Many investors have seen their 401(k)s take a beating in this recession, but among the many solutions out there that could fix this problem and bring us back to normal are exchange traded funds (ETFs).
Elainor Laise of The Wall Street Journal outlines the following five ways to help get things going again:
- Save, save, save. Undersaving has always been a major problem, but in these hard times it seems to be prevailing. Dwindling down some of your wants and desires to needs may enable you to save a few more pennies and get you over that bump. With ETFs, there are hundreds of options for where you can invest and save, too. No matter your goals, risk tolerance and investing style, there are several options for you. Find them.
- Utilizing company matches. This may be difficult because many employers are decreasing or even eliminating this policy. If this is the case, up your contribution to the maximum that the IRS will allow, $16,500 per individual for the current year and $22,000 for those of you 50 and older. Not only will this boost your nest egg, it will lower your contribution to Uncle Sam’s pocket.
- Don’t keep jumping from one fund to another. It might be tempting to dump a loser and jump onto the next best thing, but relying on emotion isn’t always the wisest decision. A possible solution to this is the use of target-date funds, like TDX Independence In-Target (TDX). Additionally, have a strategy to avoid letting your emotions get in the way.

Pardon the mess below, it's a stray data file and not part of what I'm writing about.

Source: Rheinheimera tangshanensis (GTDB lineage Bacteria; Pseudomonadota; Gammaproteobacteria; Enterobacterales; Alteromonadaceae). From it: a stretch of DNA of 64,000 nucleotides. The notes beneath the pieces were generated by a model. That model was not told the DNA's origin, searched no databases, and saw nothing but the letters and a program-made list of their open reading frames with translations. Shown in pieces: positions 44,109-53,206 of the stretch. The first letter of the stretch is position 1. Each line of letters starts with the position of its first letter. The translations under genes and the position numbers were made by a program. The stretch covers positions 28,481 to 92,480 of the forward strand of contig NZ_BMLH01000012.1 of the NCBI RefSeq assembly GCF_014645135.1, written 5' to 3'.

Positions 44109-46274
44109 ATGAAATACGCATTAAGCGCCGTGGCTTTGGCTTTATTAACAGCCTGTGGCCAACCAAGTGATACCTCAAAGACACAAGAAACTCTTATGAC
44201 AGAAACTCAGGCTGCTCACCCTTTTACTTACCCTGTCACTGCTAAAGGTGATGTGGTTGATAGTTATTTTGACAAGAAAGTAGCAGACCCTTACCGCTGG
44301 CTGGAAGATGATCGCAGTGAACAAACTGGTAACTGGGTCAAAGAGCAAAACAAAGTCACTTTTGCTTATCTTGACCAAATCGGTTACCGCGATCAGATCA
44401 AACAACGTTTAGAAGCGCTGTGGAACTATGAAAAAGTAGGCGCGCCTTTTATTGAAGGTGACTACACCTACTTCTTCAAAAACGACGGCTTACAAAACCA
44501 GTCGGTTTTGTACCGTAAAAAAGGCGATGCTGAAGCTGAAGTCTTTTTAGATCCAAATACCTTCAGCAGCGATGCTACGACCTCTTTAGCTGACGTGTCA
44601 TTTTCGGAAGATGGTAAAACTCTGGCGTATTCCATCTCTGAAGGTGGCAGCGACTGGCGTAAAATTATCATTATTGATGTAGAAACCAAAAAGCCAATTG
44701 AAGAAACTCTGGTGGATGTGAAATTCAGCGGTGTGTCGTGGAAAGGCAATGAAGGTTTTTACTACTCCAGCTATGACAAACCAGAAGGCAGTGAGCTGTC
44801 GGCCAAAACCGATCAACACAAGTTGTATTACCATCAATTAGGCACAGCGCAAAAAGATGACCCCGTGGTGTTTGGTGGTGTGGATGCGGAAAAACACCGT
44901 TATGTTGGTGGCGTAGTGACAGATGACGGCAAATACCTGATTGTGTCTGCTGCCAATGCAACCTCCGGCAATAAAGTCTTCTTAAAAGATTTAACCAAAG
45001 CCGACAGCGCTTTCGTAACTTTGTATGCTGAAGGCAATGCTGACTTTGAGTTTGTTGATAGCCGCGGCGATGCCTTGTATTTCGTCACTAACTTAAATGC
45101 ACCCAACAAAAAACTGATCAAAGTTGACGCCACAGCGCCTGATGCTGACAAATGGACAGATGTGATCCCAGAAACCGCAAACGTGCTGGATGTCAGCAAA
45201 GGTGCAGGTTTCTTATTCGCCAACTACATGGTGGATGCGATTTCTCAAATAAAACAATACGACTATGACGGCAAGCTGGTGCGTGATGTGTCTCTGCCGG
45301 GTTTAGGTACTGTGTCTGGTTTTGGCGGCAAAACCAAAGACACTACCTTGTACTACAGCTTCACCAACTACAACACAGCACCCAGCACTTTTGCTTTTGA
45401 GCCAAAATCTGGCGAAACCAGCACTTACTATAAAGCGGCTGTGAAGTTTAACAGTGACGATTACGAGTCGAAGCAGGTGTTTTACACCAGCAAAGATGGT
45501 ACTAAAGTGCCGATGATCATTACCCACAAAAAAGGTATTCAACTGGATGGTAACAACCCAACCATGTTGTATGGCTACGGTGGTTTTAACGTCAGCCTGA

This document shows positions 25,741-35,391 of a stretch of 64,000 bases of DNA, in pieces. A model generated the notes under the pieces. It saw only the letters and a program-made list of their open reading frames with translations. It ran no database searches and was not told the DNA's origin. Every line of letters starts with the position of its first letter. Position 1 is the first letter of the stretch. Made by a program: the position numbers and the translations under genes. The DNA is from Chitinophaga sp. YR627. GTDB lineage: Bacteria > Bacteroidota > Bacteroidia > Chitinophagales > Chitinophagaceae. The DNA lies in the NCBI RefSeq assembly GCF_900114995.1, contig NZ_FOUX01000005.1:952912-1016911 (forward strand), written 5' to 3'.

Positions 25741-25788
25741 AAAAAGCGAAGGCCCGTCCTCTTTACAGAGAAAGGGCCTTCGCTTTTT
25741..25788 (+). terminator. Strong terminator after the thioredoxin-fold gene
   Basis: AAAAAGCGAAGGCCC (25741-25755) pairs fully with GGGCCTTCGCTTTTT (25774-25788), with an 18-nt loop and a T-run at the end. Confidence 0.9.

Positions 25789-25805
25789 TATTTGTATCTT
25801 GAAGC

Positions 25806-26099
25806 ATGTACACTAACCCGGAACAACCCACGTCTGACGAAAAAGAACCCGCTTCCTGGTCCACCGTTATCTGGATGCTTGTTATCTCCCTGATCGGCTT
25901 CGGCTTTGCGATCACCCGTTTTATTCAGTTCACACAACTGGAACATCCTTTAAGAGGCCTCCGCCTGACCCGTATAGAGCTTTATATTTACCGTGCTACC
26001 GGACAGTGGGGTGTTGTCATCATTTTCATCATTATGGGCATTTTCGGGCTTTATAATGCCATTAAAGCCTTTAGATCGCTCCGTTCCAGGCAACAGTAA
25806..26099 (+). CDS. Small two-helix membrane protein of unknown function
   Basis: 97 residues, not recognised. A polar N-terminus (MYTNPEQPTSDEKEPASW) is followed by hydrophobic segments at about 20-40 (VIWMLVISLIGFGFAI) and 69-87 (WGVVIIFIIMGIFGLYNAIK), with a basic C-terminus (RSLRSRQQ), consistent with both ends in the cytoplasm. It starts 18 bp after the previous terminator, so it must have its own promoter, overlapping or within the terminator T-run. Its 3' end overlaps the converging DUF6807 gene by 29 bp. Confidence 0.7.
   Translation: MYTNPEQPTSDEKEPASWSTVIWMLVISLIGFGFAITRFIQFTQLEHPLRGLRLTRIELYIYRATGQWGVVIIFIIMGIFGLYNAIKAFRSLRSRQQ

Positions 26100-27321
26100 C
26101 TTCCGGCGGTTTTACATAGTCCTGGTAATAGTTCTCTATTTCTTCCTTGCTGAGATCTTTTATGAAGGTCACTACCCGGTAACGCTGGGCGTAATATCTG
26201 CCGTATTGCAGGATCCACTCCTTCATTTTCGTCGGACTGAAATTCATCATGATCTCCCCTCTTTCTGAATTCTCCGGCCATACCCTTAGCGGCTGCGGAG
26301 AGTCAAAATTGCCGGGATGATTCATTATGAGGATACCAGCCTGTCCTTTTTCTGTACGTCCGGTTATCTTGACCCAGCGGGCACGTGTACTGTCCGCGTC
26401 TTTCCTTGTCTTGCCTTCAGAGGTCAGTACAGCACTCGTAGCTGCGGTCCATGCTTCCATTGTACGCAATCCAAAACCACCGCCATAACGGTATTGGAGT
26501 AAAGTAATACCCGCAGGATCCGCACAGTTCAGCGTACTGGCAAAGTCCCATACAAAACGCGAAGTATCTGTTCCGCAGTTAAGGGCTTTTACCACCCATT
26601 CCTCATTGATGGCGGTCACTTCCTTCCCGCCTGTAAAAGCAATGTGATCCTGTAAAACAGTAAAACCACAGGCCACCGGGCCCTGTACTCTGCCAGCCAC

- Pay attention to fees. This is the easiest area to improve. The majority of 401(k)s are focused on mutual funds, which generally charge have an expense ratio of around 1.02%. Contrast this with ETFs, which generally charge an expense ratio of 0.58%.; this can cut costs by almost half. Not only do ETFs offer the lowest expense ratio of all investment tools, they offer much more: transparency, easy diversification, lower risk.
- Encourage workers to save. Many companies don’t offer 401(k)s because of hefty costs and administrative issues and many workers that do have access to 401(k)s simply don’t utilize them. Perhaps the government can make it a bit easier for small business to offer 401(k)s.
If you haven’t already, it is time for all investors to blow the dust off of their 401(k) portfolios, look them over with a fine-tooth comb, consider all investment options, educate themselves about investment tools, especially ETFs, save a little more and get some advice from a reputable financial advisor. Let’s put the devastation of 2008 behind us and make every effort to maximize our portfolios.